The Home Secretary, Jacqui Smith, has recently been heralding an initiative in Essex where officers harass ‘yobs’ by following young people around with video cameras. The Guardian recently published an article (30/05/08) written by one of their journalists who had spent a day with the ‘Operation Leopard’ police taskforce.
The journalist describes how the police roam the estate looking for a ‘hit list of individuals’, filming them and anyone they are with and occasionally visiting their homes. Apparently those filmed have the right not to be, but as with many ‘right’ that we don’t have when it suits the authorities, the journalist notes that this option wasn’t given to any of the 15 people filmed in his presence.
But one of the many problems of such ‘targeted’ police work is that it targets either stereotypically contrived sections of the population, or ‘known offenders’, the latter given only a tiny proportion of all crimes committed are ever arrested isn’t the ‘evidence-based’ approach its advocates make it out to be. But also, as a conversation the journalist has with a 19 year old target uncovers, just because someone has committed one or more crimes in the past, doesn’t mean they will do so in the future, indeed many people who have engaged in criminal or anti-social behaviour when they are young simply drop out of it later or ‘grow up’ as the 19 year old expresses it.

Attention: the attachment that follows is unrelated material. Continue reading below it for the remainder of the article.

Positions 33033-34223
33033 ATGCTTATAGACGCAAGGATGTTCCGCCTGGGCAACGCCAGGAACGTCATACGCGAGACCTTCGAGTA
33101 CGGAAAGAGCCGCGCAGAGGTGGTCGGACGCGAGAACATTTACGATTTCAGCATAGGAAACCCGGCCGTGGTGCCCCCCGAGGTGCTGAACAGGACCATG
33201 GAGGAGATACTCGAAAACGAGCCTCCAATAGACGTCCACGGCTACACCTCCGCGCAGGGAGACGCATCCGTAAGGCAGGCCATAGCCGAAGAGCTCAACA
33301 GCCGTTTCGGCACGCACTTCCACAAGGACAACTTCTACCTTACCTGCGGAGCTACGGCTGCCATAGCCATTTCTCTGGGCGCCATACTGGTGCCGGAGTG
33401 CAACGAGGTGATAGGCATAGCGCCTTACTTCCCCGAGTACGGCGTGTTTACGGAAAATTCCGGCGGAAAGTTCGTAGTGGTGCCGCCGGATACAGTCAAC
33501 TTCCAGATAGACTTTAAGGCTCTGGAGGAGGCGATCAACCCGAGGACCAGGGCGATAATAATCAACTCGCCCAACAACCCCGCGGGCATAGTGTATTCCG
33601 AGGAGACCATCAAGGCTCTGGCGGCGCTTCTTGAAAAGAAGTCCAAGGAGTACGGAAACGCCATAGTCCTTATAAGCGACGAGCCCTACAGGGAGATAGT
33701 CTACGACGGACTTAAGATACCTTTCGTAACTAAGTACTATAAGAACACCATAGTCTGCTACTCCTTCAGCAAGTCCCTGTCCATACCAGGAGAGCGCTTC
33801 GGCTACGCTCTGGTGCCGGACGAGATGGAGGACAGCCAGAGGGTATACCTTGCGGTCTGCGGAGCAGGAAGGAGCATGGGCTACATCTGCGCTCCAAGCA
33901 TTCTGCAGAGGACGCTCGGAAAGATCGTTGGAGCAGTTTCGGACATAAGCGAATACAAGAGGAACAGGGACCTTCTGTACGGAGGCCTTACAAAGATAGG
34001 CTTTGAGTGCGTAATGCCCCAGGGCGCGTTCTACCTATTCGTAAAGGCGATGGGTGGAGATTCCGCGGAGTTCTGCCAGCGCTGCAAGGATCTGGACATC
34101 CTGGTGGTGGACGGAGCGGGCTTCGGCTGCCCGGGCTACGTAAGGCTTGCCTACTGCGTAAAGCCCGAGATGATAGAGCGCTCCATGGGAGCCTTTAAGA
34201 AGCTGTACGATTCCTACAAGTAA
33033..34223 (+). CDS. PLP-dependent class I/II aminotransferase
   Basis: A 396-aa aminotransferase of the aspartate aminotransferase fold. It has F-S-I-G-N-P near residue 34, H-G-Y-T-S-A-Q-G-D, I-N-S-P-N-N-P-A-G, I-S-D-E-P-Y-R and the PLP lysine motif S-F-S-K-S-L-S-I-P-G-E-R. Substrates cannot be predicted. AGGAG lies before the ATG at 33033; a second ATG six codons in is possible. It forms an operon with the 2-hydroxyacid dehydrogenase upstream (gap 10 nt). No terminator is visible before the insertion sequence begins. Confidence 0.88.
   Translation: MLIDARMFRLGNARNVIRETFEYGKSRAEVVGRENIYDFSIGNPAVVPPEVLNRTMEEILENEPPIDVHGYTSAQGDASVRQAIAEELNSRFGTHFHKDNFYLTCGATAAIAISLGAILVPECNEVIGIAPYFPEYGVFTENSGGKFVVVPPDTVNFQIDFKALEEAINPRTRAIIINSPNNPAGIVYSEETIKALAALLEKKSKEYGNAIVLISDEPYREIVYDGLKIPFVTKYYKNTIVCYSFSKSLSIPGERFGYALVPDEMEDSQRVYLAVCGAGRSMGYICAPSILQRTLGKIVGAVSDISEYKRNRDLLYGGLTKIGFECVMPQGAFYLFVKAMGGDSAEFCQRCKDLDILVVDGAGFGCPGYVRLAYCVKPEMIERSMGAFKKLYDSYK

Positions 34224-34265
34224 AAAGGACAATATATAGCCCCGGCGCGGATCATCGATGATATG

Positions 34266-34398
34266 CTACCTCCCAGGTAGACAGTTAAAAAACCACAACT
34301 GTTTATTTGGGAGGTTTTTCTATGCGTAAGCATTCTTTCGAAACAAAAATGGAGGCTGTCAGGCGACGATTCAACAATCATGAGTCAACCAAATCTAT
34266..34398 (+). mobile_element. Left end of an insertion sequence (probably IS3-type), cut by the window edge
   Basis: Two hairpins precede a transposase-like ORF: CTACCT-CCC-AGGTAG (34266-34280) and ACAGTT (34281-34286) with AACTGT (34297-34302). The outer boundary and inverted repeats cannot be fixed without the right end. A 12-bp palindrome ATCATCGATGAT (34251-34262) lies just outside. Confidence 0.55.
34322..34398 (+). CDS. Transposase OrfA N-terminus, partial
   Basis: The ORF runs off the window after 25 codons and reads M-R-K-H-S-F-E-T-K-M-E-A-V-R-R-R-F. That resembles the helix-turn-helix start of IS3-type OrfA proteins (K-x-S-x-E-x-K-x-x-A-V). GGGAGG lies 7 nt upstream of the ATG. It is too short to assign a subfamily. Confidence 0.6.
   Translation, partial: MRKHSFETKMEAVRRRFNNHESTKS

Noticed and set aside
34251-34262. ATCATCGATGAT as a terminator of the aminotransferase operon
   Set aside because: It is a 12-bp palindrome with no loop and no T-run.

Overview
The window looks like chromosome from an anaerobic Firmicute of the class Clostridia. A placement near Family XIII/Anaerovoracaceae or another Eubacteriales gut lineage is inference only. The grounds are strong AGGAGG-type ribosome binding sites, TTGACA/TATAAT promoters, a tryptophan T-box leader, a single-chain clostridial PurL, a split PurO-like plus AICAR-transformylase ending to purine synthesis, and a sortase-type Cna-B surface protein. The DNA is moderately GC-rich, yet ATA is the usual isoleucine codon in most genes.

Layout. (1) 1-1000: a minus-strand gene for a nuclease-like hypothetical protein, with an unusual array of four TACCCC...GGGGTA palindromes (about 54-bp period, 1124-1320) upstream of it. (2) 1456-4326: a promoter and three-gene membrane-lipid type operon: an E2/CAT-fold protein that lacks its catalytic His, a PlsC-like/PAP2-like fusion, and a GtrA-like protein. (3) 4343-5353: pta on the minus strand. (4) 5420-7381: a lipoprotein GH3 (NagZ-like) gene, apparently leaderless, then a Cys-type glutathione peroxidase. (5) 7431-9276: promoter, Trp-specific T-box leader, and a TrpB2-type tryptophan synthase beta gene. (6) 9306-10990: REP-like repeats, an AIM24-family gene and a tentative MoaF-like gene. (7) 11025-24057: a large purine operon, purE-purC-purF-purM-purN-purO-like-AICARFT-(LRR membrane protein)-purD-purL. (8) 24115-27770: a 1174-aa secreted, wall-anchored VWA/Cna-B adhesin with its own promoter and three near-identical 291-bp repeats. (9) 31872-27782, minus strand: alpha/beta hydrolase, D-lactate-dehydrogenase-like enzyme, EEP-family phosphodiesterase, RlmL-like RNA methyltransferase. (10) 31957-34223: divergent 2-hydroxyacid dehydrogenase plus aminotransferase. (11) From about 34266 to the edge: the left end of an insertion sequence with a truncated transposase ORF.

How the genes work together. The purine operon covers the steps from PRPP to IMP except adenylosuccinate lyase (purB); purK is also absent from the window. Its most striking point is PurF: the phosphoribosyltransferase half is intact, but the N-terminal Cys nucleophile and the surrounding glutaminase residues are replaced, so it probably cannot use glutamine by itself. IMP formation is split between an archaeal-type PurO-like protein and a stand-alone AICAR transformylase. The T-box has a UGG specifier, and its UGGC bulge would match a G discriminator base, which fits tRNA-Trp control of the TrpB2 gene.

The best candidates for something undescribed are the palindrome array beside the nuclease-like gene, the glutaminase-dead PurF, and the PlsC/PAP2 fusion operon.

Many working class people rightly feel threatened by ‘street’ crime and anti-social behaviour, so it is perhaps understandable that many residents on the police’s survey supported the initiative believing the inconvenience of a dozen or so youths is worth it if crime is reduced. There are two problems with this though, firstly that saturation and intimidatory police tactics can often provoke a fierce backlash from the relatively powerless groups subjected to them. Secondly, there aren’t enough police officers to operate such schemes everywhere, and given that it doesn’t remove the underlying causes of such actions, as many residents themselves expressed, once the operation leaves the estate crime and anti-social behaviour will probably increase again.
Socialists do support the use of policing to tackle crime, but only under local democratic control and we would favour a more reactive use rather than proactively harassing people, who often are completely innocent. But this would be as an auxiliary to tackling the problems at the root of crime, unemployment and alienation which give many young people no future under this current capitalist system.
Class Struggle and the Common
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